Grilli was designated for assignment by the Blue Jays on Tuesday.
The 40-year-old posted a 6.97 ERA and 1.60 WHIP with 23 strikeouts over 20.2 innings of work with the Blue Jays this season. Grilli struggled in spring training and hit rock bottom when he allowed four home runs to the Yankees in early June, but he could still garner some interest as a veteran bullpen piece.
Grilli recorded two outs while allowing four solo home runs Saturday against the Yankees. According to the Associated Press, he's the first reliever in team history to surrender four long balls in a single inning.
Grilli is typically a good sport with the press, but he's clearly not in a good place and refused to speak to reporters after the game. It's safe to say he holds no fantasy value at this point.
Manager John Gibbons said that he still wants Grilli to take on a high-leverage role out of the bullpen -- a job he was recently demoted from -- but noted that the reliever needs to work out some kinks before that happens, Steve Buffery of the Toronto Sun reports.
Grilli struggled through most of the season so far, but he's beginning to show signs of rounding into form. "I do think he looks better. I think his velocity is coming back a little bit," Gibbons said. "I think his slider's better. That's what was worrying me a little bit, the slider. It started to roll a little bit or getting the big sweeping one. And that's always been the pitch he would go to when behind the count, he can drop that in at will, a good one. But he looks a lot better." Grilli logged 21 holds in 46 games with Toronto last year, but relinquished his set-up role this season to Joe Smith after racking up three losses and a 10.38 ERA in his first 10 appearances. Even with Gibbons' encouraging words, the veteran is no longer in control of his own fate. Smith has been dominant in the eighth-inning role, and Grilli won't get that job back unless the former slips up at some point.
Grilli will be moved into a low-leverage role as Joe Smith takes over setup duties, Jays Journal reports.
Grilli's spring training struggles carried over into the regular season. Now in his 12th MLB campaign, the veteran has posted career-worst numbers (7.71 ERA and 1.79 WHIP) through 18 appearances. Despite entering the season with high hopes for another year of 20-plus holds -- not to mention a possible run at double-digit saves -- Grilli is now unworthy of a roster spot in most fantasy formats.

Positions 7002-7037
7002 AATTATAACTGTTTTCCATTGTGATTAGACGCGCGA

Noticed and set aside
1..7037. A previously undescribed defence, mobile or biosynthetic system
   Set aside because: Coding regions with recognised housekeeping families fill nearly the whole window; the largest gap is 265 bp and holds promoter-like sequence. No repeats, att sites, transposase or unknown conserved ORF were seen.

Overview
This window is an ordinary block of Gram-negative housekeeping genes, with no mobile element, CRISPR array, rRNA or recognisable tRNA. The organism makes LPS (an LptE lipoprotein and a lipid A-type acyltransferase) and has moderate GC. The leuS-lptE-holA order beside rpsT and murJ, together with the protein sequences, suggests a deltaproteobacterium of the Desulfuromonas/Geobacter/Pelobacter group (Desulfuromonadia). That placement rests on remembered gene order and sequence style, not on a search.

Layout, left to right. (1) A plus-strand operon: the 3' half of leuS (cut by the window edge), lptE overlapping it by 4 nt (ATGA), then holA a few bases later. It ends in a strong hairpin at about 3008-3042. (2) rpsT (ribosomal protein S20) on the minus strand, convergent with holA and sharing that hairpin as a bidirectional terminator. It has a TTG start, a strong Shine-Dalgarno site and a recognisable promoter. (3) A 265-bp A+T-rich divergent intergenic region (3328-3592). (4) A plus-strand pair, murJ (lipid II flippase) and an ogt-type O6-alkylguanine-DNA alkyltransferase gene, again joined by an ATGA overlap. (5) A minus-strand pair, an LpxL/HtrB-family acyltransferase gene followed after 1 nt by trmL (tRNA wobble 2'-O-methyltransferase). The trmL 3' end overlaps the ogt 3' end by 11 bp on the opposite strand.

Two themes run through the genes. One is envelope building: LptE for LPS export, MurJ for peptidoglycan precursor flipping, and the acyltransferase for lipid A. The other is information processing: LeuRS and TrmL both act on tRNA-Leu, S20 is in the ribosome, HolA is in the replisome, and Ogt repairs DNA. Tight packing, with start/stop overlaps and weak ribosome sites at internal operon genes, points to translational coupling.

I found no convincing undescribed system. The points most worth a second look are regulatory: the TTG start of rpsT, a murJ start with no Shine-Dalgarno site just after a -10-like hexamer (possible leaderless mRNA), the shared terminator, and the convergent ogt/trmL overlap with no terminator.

Grilli's lackluster performance has concerned Blue Jays manager John Gibbons, Mark Zwolinski of the Toronto Star reports.
Grilli, who has allowed five earned runs (and a pair of homers) over his last two outings, owns an outlandish 10.38 ERA and 1.96 WHIP through 8.2 innings this season. He's allowed a runner to reach base in eight of 11 games, and the setup man currently holds a disappointing 10:7 K:BB. Gibbons has other late-game options if he'd like to explore that route. Joe Smith and Joe Biagini have both been solid, although the latter has run into a few speed bumps lately, too. Grilli will need to start doing a better job if he wants to remain a consistent option in high-leverage situations.
Grilli allowed a hit and one walk, but struck out one Wednesday against the Red Sox en route to his first hold of the season.
The 40-year-old earned 23 holds last season, but he's well off that pace early in the 2017 campaign. Grilli's 1.41 WHIP through six appearances isn't all that encouraging, but his 3.18 ERA over 5.2 innings is decent.
Grilli logged his first save Thursday against the Rays by striking out both batters he faced.
After serving up a home run in his first outing, Grilli turned things around in a big way to close out Thursday's contest. The veteran reliever entered the game with men on second and third with one out, and he managed to limit the damage to one run (albeit due to a wild pitch thrown by him). Thursday's outing showed just how good Grilli can be when he's on, so hopefully this version shows up more frequently than the no-control version of himself while he fills in as the closer for Roberto Osuna (neck).